Why is the number 4 on Roman style dials written as IIII?
That question I was recently asked by one of our retailers in the Middle East.
Frankly speaking, I was taken aback as I had never contemplated the why but just carried on what my grand-father had done.
So, I started diving into the topic in more detail and noted that on most watch dials following the Roman way of numbering the number 4 is written as IIII. The correct way would be IV, however.
I then started asking some of my fellow watch manufacturers and mind you no-one could come up with an answer. It seemed as if we all just had not paid any attention to the why.
When I started looking at some more dials, I noted that the first four numbers (I, II, III, IIII) are composed of dashes only, the next four (the middle ones so to speak) contain a "V" (V, VI, VII, VIII) and the last four digits are composed using an "X" IX, X, XI, XII). This hold true for watches having no date window. Could this harmony lay at the base of the peculiar syntax of the Roman style dials' number 4?
When I advanced this theory to an old watch maker friend of mine he told me that he was told that the number 4 was written as IIII and not as IV because of the symmetry of the dial. The number 4 is on the same height on the dial as the number 8 which in 'Roman speak' is written as VIII and thus composed of four elements as well. Well one more explanation had come my way and seemed to back up my own theory which was a nice feeling by the way.
A friend of mine who is an optician and sells glasses for a living had another interesting theory on offer. To the eye it is easier to interpret the number 4 in Roman with four dashes as having to take the number 5 (V) and subtract the number 1 to get to four. Nice idea I said but what about the number 9 which is written in Roman as 'IX'? He shrugged and offered me one more coffee.
So I had to do some more research and confronted a historian friend of mine with the various theories. He had another at the tip of his fingers. When looking at a Roman style dial one sees 14 signs on the left hand side and 14 on the right hand side. Well, you have to start counting on the 12 o'clock position and define the right hand side by stopping at the 5 o'clock position. The left hand side starting with the number 6 and cutting off at the 11 o'clock position. According to him it might have been done to even out the risk of bad luck in old times as symmetry was very much coveted back then. Another symmetry theory had come my way.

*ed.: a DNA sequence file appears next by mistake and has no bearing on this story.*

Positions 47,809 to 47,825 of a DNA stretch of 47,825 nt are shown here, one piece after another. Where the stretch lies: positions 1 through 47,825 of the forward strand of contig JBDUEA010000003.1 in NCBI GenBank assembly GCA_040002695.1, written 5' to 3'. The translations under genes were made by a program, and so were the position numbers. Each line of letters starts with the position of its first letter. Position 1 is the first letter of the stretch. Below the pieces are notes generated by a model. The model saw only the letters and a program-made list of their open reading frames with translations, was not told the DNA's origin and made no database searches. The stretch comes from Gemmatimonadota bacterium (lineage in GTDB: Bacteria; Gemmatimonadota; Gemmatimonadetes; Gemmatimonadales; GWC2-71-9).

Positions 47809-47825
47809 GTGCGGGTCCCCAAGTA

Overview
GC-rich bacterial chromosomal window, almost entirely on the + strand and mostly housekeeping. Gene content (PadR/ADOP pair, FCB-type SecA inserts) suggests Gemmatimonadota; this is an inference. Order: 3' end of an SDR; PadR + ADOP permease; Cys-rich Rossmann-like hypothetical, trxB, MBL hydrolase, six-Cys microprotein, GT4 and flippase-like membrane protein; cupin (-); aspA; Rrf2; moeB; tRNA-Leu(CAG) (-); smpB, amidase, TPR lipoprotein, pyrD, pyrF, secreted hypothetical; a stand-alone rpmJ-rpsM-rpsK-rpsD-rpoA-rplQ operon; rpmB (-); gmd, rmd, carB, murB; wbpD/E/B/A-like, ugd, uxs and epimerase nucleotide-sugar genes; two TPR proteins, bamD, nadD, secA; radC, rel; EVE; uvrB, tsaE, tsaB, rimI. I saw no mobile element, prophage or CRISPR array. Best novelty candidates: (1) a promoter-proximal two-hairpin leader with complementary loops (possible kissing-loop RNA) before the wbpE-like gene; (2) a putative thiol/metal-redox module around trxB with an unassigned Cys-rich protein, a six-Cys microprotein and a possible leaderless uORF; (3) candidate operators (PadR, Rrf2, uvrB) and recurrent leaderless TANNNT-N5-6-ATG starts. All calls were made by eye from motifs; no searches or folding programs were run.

I was still not sure and started casting my net wider. An acquaintance of mine who is a catholic priest offered a radically different explanation. The Romans were heathens from the point of view of Catholics as they worshipped more than one god. And in ancient Rome the sign standing for their god Jupiter was the IV. Jupiter was the king of gods in Romans' belief. As the first clocks were found on belfries and mostly in catholic parts of Europe it was the catholic clergy who were at the base of the tradition to use IIII for the number 4 on dials. They seemingly did not want to remind their wavering flocks that once upon a time there was more than one deity. And on my way back home I indeed noted that all dials on belfries of catholic churches had the number 4 spelled out as IIII.
To this day I am still not sure where the tradition to use IIII instead of IV on watch dials comes from. But I sure now know of more than one way to explain it.
A yes, when I explained all that to my retailer friend in Dubai, he told me to forget about his question and that he likes Roman style dials nonetheless very much.